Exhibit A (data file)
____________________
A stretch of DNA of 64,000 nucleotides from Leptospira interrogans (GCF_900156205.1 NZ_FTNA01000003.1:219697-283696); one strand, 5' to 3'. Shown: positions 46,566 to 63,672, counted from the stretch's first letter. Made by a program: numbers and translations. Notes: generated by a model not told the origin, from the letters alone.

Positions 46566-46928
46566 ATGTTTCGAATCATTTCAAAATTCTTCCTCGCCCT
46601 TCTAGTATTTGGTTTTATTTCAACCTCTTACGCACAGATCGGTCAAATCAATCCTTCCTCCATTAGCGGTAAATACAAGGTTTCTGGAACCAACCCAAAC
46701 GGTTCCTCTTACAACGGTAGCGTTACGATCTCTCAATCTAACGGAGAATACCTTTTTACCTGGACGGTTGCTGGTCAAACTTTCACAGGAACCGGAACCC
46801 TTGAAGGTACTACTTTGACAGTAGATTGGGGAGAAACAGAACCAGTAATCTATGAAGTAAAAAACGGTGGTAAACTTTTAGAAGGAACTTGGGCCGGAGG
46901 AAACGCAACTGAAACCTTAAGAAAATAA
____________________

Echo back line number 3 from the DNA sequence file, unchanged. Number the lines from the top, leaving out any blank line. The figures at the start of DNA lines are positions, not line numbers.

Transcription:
46566 ATGTTTCGAATCATTTCAAAATTCTTCCTCGCCCT